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Title: Government Response to the House of Commons Science and Technology Committee 5th Report of Session 2009-10:The Regulation of Geoengineering CM 7936

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Government Response to the House of Commons
Science and Technology Committee 5th Report of Session 2009-10:
The Regulation of Geoengineering

Cm 7936

£5.75

Government Response to the House of Commons
Science and Technology Committee 5th Report of Session 2009-10:
The Regulation of Geoengineering

Presented to Parliament
by the Secretary of State for Energy and Climate Change
by Command of Her Majesty
September 2010

Cm 7936

£5.75

© Crown Copyright 2010
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ISBN: 9780101793629

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Government Response to the
House of Commons Science and Technology
Committee’s 5th Report from Session 2009-10:
The Regulation of Geoengineering

Introduction
The Government welcomes the Committee’s report as a significant addition to the
debate on geoengineering research and deployment, and the relative needs and
options for international regulation. This memorandum sets out the Government’s
response to the conclusions and recommendations of the report, and has been
prepared by the Department of Energy and Climate Change with contributions from
GO-Science, BIS, Defra, FCO and RCUK.
The Committee’s numbered recommendations and conclusions are shown in bold
and the paragraph references at the end of each recommendation correspond with
those in the Committee’s report. The Government’s response is given at the end of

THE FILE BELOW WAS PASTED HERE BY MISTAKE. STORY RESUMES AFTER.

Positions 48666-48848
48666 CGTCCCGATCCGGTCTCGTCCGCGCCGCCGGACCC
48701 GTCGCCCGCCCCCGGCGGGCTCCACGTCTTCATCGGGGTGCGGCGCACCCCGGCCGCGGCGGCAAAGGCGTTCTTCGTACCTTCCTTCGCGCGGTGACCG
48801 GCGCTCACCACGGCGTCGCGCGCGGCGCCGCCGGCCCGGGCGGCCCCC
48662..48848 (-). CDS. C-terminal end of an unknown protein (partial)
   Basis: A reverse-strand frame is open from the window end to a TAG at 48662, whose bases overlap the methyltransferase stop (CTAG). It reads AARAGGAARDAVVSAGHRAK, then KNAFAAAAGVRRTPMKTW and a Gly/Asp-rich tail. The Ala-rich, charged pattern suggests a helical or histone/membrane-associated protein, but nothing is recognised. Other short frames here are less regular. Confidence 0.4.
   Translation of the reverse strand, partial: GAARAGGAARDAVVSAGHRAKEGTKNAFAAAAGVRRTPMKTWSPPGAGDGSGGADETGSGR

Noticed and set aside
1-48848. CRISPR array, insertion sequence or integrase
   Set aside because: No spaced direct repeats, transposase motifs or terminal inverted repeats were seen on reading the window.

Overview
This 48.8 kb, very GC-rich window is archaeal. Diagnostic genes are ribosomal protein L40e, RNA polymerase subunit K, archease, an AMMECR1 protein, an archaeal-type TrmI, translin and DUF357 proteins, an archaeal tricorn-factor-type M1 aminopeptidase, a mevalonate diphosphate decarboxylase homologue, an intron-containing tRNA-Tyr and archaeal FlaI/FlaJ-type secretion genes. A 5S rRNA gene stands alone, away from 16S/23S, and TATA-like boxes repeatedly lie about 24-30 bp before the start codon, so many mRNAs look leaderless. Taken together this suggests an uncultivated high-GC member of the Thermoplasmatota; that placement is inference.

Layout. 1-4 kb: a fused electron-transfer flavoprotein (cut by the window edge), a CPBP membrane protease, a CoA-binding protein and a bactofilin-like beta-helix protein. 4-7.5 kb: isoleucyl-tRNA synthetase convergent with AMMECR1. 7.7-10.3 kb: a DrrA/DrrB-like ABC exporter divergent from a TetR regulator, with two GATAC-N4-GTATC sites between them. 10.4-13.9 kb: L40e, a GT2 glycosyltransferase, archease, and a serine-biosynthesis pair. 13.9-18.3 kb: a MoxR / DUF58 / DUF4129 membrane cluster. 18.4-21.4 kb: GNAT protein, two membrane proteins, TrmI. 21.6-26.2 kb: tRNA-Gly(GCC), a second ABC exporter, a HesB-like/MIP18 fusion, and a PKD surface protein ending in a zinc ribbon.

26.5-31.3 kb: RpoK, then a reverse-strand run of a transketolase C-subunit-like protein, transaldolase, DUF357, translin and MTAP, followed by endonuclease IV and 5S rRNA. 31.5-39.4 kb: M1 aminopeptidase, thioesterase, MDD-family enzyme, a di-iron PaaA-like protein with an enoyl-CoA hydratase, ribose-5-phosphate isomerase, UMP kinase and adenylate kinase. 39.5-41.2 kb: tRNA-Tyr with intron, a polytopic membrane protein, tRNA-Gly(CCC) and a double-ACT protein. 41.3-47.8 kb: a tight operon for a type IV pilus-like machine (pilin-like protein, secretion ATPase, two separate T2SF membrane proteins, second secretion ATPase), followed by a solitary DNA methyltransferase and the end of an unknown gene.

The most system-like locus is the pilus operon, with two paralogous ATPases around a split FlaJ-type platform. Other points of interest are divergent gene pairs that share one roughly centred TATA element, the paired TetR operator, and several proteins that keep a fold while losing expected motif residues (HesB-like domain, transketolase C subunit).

each section.

The Government’s priority is and must be to tackle climate change at source by
reducing emissions of greenhouse gases from human activities and to push for strong
concerted international action. We recognise, however, that geoengineering might
have a possible role to play in aiding our mitigation efforts in the future. However,
significant international effort from a wide range of disciplines will be required to
improve understanding of the scientific, technological, societal and legal implications
of both geoengineering research and deployment.
We consider that there is a need for international regulation to ensure that any
geoengineering research and deployment activities are pursued responsibly, in
particular for those technologies that have trans-boundary implications. We
therefore welcome the Committee’s recommendations for more international
collaboration and co-ordination towards developing robust international instruments
and regulatory frameworks to cover such diverse, complex and potentially ‘planetchanging’ technologies.
However, the current low level of understanding of the risks and impacts of
geoengineering options and the present early development stage of technologies,
means that it would be difficult at the present time to formulate effective or
appropriate regulatory regimes for geoengineering research and deployment to
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cover all possibilities that might receive serious attention. Any future regulatory
framework would also need to include flexibility to take account of new findings and
developments as they arise.
We recognise that the diversity of geoengineering techniques render it unlikely that a
comprehensive, overarching governance framework will be appropriate, and that
different techniques may need different governance arrangements. Furthermore,
the extent to which geoengineering activities are covered by existing regulations is
unclear and a first step must be, therefore, to address this uncertainty and perform a
gap analysis.
The Royal Society has launched a Solar Radiation Management Governance Initiative
(SRMGI) in partnership with the Academy of Sciences for the Developing World
(TWAS) and the U.S. Environmental Defense Fund (EDF) to explore regulatory issues
pertaining to SRM techniques. We welcome this initiative which will help us develop
a formal position and future strategy.